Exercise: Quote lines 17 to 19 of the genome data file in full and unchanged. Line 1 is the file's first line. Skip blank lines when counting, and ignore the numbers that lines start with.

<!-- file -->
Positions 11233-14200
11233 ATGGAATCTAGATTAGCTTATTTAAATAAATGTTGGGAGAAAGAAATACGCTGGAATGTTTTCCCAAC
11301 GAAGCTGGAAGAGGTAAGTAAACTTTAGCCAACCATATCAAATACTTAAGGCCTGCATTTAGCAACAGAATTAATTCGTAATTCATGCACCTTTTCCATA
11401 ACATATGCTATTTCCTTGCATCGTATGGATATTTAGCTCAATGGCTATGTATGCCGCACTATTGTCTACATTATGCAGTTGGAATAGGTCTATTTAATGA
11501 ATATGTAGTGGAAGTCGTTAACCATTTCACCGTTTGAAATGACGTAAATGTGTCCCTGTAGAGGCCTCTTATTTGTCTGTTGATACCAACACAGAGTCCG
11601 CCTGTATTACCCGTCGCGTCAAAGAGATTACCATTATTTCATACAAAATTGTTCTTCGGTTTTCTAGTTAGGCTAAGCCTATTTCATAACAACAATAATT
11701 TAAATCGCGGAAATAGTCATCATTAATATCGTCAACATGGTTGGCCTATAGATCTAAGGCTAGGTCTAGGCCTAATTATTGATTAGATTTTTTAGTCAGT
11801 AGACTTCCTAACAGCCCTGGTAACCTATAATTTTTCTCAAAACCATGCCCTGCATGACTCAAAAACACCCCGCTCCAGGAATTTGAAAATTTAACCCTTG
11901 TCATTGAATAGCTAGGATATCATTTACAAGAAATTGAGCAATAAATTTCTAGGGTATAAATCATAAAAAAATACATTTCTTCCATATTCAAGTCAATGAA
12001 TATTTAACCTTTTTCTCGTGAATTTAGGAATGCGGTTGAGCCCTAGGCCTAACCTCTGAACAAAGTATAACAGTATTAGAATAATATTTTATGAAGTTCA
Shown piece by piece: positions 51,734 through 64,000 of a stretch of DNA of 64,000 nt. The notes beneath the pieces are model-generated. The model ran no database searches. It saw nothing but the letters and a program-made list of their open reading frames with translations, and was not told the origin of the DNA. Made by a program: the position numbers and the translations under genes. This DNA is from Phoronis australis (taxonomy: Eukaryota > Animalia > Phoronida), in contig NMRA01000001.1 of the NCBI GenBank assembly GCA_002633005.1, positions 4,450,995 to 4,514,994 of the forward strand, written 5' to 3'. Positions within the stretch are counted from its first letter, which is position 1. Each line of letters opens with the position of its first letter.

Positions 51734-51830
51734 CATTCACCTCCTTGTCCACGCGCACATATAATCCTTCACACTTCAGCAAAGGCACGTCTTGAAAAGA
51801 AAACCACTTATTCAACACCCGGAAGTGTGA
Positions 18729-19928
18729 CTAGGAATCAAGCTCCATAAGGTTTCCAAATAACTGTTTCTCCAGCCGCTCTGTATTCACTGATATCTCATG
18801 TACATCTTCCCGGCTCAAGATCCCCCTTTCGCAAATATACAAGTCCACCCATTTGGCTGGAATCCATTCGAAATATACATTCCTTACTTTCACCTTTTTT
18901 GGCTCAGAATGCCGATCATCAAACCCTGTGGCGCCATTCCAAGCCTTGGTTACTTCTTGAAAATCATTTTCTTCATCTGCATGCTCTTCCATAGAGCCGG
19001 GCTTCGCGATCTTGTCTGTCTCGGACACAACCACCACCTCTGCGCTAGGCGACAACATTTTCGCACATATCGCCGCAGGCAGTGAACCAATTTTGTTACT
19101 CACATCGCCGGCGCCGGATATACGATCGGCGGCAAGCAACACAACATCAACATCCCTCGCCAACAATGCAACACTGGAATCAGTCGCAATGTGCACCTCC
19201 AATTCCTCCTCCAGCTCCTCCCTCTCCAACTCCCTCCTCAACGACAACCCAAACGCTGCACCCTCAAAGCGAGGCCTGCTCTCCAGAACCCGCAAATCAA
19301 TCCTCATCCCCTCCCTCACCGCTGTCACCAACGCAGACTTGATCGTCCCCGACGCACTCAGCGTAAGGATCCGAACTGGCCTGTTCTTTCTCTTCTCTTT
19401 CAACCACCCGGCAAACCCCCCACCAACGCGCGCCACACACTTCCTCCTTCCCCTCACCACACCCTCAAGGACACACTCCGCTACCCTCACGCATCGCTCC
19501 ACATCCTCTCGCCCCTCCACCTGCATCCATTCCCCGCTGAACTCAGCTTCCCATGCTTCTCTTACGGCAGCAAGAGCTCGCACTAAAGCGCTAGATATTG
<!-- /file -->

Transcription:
18801 TACATCTTCCCGGCTCAAGATCCCCCTTTCGCAAATATACAAGTCCACCCATTTGGCTGGAATCCATTCGAAATATACATTCCTTACTTTCACCTTTTTT
18901 GGCTCAGAATGCCGATCATCAAACCCTGTGGCGCCATTCCAAGCCTTGGTTACTTCTTGAAAATCATTTTCTTCATCTGCATGCTCTTCCATAGAGCCGG
19001 GCTTCGCGATCTTGTCTGTCTCGGACACAACCACCACCTCTGCGCTAGGCGACAACATTTTCGCACATATCGCCGCAGGCAGTGAACCAATTTTGTTACT